methyl-3-(methacryloylamino)propylammonium salt,

ethyl-3-(methacryloylamino) propylammonium salt,

n-propyl-3-(methacryloylamino)propylammonium salt,

methyl-3-(acryloylamino)propylammonium salt,

ethyl-3-(acryloylamino) propylammonium salt,

n-propyl-3-(acryloylamino)propylammonium salt,

methyl-p-vinylbenzylammonium salt,

methyl-m-vinylbenzylammonium salt,

ethyl-p-vinylbenzylammonium salt,

ethyl-m-vinylbenzylammonium salt,

Tertiary Ammonium

dimethyl-2-(methacryloyloxy)ethylammonium salt,

diethyl-2-(methacryloyloxy)ethylammonium salt,

dimethyl-2-(acryloyloxy)ethylammonium salt,

diethyl-2-(acryloyloxy)ethylammonium salt,

dimethyl-3-(methacryloyloxy)propylammonium salt,

diethyl-3-(methacryloyloxy)propylammonium salt,

dimethyl-2-(methacryloylamino)ethylammonium salt,

diethyl-2-(methacryloylamino)ethylammonium salt,

dimethyl-2-(acryloylamino)ethylammonium salt,

diethyl-2-(acryloylamino)ethylammonium salt,

dimethyl-3-(methacryloylamino)propylammonium salt,

diethyl-3-(methacryloylamino)propylammonium salt,

dimethyl-3-(acryloylamino)propylammonium salt,

diethyl-3-(acryloylamino)propylammonium salt,

N-ethyl-N-ethyl-2-(methacryloyloxy)ethylammonium salt,

N-ethyl-N-methyl-2-(methacryloyloxy)ethylammonium salt,

N-methyl-N-ethyl-3-(acryloylamino)propylammonium salt,

dimethyl-p-vinylbenzylammonium salt,

dimethyl-m-vinylbenzylammonium salt,

diethyl-p-vinylbenzylammonium salt,

diethyl-m-vinylbenzylammonium salt,

N-methyl-N-ethyl-p-vinylbenzylammonium salt,

N-methyl-N-ethyl-p-vinylbenzylammonium salt,

Quaternary Ammonium

trimethyl-2-(methacryloyloxy)ethylammonium salt,

triethyl-2-(methacryloyloxy)ethylammonium salt,

trimethyl-2-(acryloyloxy)ethylammonium salt,

triethyl-2-(acryloyloxy)ethylammonium salt,

trimethyl-3-(methacryloyloxy)propylammonium salt,

triethyl-3-(methacryloyloxy)propylammonium salt,

trimethyl-2-(methacryloylamino)ethylammonium salt,

triethyl-2-(methacryloylamino)ethylammonium salt,

trimethyl-2-(acryloylamino)ethylammonium salt,

triethyl-2-(acryloylamino) ethylammonium salt,

trimethyl-3-(methacryloylamino)propylammonium salt,

triethyl-3-(methacryloylamino)propylammonium salt,

trimethyl-3-(acryloylamino)propylammonium salt,

triethyl-3-(acryloylamino)propylammonium salt,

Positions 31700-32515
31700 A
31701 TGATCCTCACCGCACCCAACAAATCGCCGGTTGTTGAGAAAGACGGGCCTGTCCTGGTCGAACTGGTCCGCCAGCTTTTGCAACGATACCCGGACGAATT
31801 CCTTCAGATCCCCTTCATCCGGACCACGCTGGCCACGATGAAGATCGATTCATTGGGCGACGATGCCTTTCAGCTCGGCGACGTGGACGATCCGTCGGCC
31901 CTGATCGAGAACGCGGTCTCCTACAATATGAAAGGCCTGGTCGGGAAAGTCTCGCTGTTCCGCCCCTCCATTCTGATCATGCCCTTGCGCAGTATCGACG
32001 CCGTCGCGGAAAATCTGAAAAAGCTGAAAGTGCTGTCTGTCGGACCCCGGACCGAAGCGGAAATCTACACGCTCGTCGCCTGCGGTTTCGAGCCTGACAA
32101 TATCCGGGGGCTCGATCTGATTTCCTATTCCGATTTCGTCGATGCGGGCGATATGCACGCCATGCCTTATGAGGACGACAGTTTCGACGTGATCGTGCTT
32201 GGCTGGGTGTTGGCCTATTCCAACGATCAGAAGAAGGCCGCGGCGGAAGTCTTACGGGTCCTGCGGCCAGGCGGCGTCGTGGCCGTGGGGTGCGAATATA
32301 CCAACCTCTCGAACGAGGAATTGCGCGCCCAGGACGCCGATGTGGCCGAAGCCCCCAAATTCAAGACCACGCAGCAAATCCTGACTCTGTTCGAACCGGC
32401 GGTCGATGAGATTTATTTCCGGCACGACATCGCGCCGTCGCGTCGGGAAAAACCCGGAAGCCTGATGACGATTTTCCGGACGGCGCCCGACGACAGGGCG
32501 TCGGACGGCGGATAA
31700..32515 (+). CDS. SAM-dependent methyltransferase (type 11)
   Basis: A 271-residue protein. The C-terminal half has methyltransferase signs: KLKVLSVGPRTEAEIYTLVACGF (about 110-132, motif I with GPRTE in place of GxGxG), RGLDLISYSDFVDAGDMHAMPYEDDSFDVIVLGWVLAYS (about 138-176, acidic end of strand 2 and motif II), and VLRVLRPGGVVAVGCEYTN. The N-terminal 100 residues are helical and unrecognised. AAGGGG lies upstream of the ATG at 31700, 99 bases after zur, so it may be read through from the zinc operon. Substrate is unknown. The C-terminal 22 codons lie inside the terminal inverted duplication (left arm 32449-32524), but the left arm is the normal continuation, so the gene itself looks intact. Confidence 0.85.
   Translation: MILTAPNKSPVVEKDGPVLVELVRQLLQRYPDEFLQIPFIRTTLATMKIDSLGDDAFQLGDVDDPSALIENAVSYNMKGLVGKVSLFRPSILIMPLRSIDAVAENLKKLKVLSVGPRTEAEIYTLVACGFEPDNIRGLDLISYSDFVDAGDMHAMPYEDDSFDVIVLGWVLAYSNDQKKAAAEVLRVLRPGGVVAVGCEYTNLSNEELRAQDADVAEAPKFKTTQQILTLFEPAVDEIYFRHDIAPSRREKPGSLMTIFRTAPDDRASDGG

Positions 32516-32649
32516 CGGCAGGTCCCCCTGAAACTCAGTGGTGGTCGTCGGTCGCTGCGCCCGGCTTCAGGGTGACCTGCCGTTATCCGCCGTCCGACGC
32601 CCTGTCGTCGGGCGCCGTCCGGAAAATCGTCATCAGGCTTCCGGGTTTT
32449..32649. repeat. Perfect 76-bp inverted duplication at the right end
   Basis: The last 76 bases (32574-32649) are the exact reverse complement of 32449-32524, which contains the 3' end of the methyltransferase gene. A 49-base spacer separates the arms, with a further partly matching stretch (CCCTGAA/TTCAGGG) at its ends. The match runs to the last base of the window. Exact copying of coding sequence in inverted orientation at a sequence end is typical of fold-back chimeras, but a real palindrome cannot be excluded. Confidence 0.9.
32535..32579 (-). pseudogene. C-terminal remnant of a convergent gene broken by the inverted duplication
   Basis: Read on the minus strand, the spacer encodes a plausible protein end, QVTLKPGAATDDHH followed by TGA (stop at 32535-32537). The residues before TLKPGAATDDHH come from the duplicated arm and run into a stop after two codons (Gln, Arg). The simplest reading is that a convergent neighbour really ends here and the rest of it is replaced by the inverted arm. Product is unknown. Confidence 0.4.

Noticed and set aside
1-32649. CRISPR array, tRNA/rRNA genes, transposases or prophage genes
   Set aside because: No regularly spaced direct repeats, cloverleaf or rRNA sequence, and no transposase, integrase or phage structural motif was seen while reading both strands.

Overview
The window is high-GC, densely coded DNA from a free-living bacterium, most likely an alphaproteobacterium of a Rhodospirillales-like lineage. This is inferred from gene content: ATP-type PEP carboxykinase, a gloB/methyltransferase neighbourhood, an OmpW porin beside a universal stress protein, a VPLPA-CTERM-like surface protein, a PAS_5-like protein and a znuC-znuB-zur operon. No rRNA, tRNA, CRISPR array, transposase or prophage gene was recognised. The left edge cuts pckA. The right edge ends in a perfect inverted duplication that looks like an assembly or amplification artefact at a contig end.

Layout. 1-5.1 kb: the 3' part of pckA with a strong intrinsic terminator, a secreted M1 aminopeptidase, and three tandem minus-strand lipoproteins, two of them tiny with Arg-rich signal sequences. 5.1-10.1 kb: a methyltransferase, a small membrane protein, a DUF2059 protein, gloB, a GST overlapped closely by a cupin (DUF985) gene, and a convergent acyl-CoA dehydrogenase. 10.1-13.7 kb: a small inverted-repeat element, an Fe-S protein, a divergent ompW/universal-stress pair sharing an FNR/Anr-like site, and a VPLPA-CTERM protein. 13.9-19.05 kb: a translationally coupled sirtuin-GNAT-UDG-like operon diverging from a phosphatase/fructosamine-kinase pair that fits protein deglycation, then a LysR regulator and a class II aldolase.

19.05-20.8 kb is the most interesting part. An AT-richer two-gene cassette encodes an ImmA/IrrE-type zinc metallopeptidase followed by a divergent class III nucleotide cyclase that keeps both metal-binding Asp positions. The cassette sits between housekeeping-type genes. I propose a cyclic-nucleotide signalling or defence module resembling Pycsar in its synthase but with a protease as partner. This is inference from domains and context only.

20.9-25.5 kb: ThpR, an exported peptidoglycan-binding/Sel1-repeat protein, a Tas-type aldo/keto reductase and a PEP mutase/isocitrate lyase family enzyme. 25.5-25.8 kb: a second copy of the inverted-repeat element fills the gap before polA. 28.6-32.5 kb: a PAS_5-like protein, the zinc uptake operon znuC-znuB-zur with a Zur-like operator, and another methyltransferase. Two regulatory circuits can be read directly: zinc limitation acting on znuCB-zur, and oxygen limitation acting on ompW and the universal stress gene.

N,N-dimethyl-N-ethyl-2-(methacryloyloxy)ethylammonium salt,

N,N-diethyl-N-methyl-2-(methacryloyloxy)ethylammonium salt,

N,N-dimethyl-N-ethyl-3-(acryloylamino)propylammonium salt,

trimethyl-p-vinylbenzylammonium salt,

trimethyl-m-vinylbenzylammonium salt,

triethyl-p-vinylbenzylammonium salt,

triethyl-m-vinylbenzylammonium salt,

N,N-dimethyl-N-ethyl-p-vinylbenzylammonium salt,

N,N-diethyl-N-methyl-p-vinylbenzylammonium salt,

Phosphonium

vinylbenzyltributylphosphonium salt,

Sulfonium

dimethylvinylsulfonium salt, and

dimethylallylsulfonium salt.

Examples of addition monomer which contains at least one group that can be converted to an onium group after polymerization include:

Primary Amine

N-(2-aminoethyl) methacrylamide,

N-(2-aminoethyl) acrylamide,

N-(3-aminopropyl) methacrylamide,

N-(3-aminopropyl) acrylamide,

p-vinylbenzylamine,

m-vinylbenzylamine,

Secondary Amine

methylaminoethyl methacrylate,

ethylaminoethyl methacrylate,

n-propylaminoethyl methacrylate,

isopropylaminoethyl methacrylate,

n-butylaminoethyl methacrylate,

sec-butylaminoethyl methacrylate,

isobutylaminoethyl methacrylate,

tert-butylaminoethyl methacrylate,

methylaminoethyl acrylate,

ethylaminoethyl acrylate,

n-propylaminoethyl acrylate,

isopropylaminoethyl acrylate,

n-butylaminoethyl acrylate,

sec-butylaminoethyl acrylate,

isobutylaminoethyl acrylate,

tert-butylaminoethyl acrylate,

methylaminopropyl methacrylate,

ethylaminopropyl methacrylate,

n-propylaminopropyl methacrylate,

isopropylaminopropyl methacrylate,

n-butylaminopropyl methacrylate,

sec-butylaminopropyl methacrylate,

isobutylaminopropyl methacrylate,

tert-butylaminopropyl methacrylate,

methylaminopropyl acrylate,

ethylaminopropyl acrylate,

n-propylaminpropyl acrylate,

isopropylaminopropyl acrylate,

n-butylaminopropyl acrylate,

sec-butylaminopropyl acrylate,

isobutylaminopropyl acrylate,

tert-butylaminopropyl acrylate,

N-(methbylaminoethyl) methacrylamide

N-(ethylaminoethyl) methacrylamide

N-(methylaminoethyl) acrylamide

N-(ethylaminoethyl) acrylamide

N-(methylaminopropyl) methacrylamide

N-(ethylaminopropyl) methacrylamide

N-(methylaminopropyl) acrylamide

N-(ethylaminopropyl) acrylamide